7-6.99=0.01volts
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Re: Overcharging on a BSA?? You better believe it!!
« Reply #20 on: 11.07. 2012 08:58 »
And one from left field.
Are you believing that your amp meter is accurate ?
have you tested the system with a better amp meter ?
Chances are the original unit is duff.
Bike Beesa
Trevor

Offline Beezageezauk

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Re: Overcharging on a BSA?? You better believe it!!
« Reply #21 on: 11.07. 2012 09:55 »
Hi again fellas.  I appreciate the input from all of you.

I've now done as Beezermacc suggested and disconnected the wiring harness and rigged up the following:-

The D and F leads from the dynamo to the Voltage Regulator.  The power lead from the regulator to an independant ammeter (one from another bike that I know is working properly) and the other side of this ammeter to the negative side of the battery.  The earth lead from the regulator to the +ive side of the battery.  Guess what!!!.....no difference in the ammeter reading.

I then rigged up my other voltage regulators (one solid state and one mechanical) and got the same ammeter readings from both of them....off the scale at about 2000rpm...but only fired the bike up for about 5-10 seconds.  I couldn't check a reading with the lights on because the harness was disconnected.

Ok, my 60watt dynamo has now been checked out and appears to be in good working order so I'm hoping to get that back today.  Changing the dynamo is the only test I haven't done so I'm now looking forward (apprehensibly) to seeing if this will cure the problem.

Watch this space.

Beezageezauk.

Online chaterlea25

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Re: Overcharging on a BSA?? You better believe it!!
« Reply #22 on: 11.07. 2012 12:21 »
Hi Beezageezauk,
Are you sure the wiring to the ammeter is correct? (bike loom)
wiring up as you have just done will show only the dynamo output
Have you tried another battery?
Another possibility is that the D and F connections are touching / shorted together inside the dynamo end cover
Dissconnect the F connection and see if the dynamo still charges?? this would show that D and F are touching inside the dynamo

HTH
John O R
1961 Super Rocket
1963 RGS (ongoing)

beezermacc

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Re: Overcharging on a BSA?? You better believe it!!
« Reply #23 on: 11.07. 2012 16:31 »
Desperate to know how you get on with the new(ish) dynamo...... the suspense is agonising!

Offline warmshed

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Re: Overcharging on a BSA?? You better believe it!!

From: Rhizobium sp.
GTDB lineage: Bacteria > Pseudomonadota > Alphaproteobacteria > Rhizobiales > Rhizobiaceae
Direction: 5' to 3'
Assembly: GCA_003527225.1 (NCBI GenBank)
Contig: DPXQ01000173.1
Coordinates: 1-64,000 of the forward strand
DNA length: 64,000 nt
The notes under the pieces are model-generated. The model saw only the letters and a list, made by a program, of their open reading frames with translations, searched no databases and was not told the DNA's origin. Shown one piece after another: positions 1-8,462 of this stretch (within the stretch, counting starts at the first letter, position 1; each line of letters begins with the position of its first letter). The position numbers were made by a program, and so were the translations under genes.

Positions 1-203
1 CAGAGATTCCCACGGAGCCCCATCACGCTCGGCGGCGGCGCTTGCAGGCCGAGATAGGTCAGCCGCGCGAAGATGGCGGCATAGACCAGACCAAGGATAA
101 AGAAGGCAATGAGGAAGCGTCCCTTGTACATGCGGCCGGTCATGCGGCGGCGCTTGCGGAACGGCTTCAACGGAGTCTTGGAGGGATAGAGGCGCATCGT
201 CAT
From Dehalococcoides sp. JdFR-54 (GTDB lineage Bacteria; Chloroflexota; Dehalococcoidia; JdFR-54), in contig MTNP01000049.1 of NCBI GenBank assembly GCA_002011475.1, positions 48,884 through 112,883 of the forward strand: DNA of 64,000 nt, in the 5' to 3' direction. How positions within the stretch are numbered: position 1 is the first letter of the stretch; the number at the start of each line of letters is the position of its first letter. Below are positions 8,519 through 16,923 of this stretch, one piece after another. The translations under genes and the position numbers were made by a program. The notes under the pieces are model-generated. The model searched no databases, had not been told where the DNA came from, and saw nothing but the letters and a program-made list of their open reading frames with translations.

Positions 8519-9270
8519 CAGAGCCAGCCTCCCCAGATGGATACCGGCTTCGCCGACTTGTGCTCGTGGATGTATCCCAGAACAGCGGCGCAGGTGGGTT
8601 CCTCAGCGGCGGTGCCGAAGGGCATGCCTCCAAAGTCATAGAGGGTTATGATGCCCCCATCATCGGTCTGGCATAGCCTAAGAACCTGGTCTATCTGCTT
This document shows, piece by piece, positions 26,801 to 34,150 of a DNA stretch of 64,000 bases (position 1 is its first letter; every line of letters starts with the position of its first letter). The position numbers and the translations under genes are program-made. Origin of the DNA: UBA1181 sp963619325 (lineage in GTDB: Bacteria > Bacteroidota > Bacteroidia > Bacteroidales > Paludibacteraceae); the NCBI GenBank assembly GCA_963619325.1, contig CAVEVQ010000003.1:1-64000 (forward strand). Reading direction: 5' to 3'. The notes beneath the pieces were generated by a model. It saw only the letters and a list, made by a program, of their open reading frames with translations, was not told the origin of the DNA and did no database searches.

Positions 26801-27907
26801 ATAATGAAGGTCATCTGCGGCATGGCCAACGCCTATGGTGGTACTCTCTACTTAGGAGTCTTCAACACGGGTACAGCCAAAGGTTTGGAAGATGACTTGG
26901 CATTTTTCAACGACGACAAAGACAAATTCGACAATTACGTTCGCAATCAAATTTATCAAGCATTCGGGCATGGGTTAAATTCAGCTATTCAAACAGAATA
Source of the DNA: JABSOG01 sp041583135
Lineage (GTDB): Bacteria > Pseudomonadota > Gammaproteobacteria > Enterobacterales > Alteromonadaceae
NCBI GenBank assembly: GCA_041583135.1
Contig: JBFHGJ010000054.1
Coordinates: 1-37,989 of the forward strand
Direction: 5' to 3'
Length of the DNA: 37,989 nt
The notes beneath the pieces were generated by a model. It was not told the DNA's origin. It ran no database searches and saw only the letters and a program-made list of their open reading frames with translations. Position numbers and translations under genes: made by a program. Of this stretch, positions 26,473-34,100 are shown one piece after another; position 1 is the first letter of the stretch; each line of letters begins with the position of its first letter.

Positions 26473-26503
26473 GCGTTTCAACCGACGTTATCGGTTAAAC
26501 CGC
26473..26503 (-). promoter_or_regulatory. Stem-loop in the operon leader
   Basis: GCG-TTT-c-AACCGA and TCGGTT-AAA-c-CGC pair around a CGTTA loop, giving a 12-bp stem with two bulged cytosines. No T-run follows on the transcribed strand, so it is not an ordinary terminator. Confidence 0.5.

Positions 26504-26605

« Reply #24 on: 11.07. 2012 16:59 »
KiwiGF, I dont think you read my post

KiwiGF quote" the battery will be charging at several amps at 0.81 volts over it's static voltage, especially if it is low on charge."


I Posted "Without the lights I agree the battery may well be taking a few amps but as the battery voltage will rise quickly to 7.2 volts, the nominal charged value of a good battery, (this is correct and not overcharged) you still only have 0.5 volt higher voltage from the dynamo"   7.75V dynamo with 7.2V battery at this stage is 0.55V, ok I was guilty of rounding it up to 0.5V, no real significance there.

A 6volt battery freshly charged can give 7.2 volts, falling quite quickly to 7 volts if left a short while.  

KiwiGF quote "Hi warmshed, 7-6.19=0.81volts,"  is it????


Back to the problem,
Beezageezauk quote
"The D and F leads from the dynamo to the Voltage Regulator.  The power lead from the regulator to an independant ammeter (one from another bike that I know is working properly) and the other side of this ammeter to the negative side of the battery.  The earth lead from the regulator to the +ive side of the battery.  Guess what!!!.....no difference in the ammeter reading".

Right, wiring it up that way you are reading the dynamo output, so removing any doubt about the wiring.  As Your headlight is 35watt, add to your rear light  at 5 watts  do you have a pilot bulb?   this will equate to 6.6 amps at 6 volts   (40Watts divided by the voltage to give the current) and dependant on the voltage that the rating of the wattage of the bulb is made. If at 6 volts it should be as said, 6.6 amps, If so 7 volts will put the total current up about 16% getting up to your indicated current. To this you will need to add any charge into the battery (minimal)